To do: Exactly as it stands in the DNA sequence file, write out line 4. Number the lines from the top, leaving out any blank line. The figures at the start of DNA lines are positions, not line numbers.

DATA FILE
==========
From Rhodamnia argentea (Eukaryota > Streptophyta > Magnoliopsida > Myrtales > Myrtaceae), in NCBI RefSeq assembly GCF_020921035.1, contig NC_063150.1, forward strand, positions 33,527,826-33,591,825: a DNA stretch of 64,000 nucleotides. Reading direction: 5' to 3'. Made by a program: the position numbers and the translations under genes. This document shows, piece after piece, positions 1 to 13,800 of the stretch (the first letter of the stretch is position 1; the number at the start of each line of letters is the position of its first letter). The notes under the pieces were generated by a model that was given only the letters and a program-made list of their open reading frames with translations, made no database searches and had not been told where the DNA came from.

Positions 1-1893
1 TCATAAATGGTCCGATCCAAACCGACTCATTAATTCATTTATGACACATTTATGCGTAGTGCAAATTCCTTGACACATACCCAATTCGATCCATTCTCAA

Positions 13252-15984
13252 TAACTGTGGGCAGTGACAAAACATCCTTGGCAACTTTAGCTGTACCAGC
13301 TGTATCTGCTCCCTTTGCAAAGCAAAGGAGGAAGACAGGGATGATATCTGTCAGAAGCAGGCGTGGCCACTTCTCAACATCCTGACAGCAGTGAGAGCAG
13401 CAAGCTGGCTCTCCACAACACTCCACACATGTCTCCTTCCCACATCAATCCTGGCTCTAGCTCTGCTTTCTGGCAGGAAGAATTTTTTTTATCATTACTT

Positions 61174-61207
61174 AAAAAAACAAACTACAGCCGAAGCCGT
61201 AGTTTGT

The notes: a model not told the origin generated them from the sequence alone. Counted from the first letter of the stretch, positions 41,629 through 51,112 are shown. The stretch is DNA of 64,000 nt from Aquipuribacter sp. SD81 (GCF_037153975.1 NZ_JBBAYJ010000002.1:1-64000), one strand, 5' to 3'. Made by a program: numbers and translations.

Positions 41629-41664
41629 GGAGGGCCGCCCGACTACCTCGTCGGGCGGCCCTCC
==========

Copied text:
Positions 13252-15984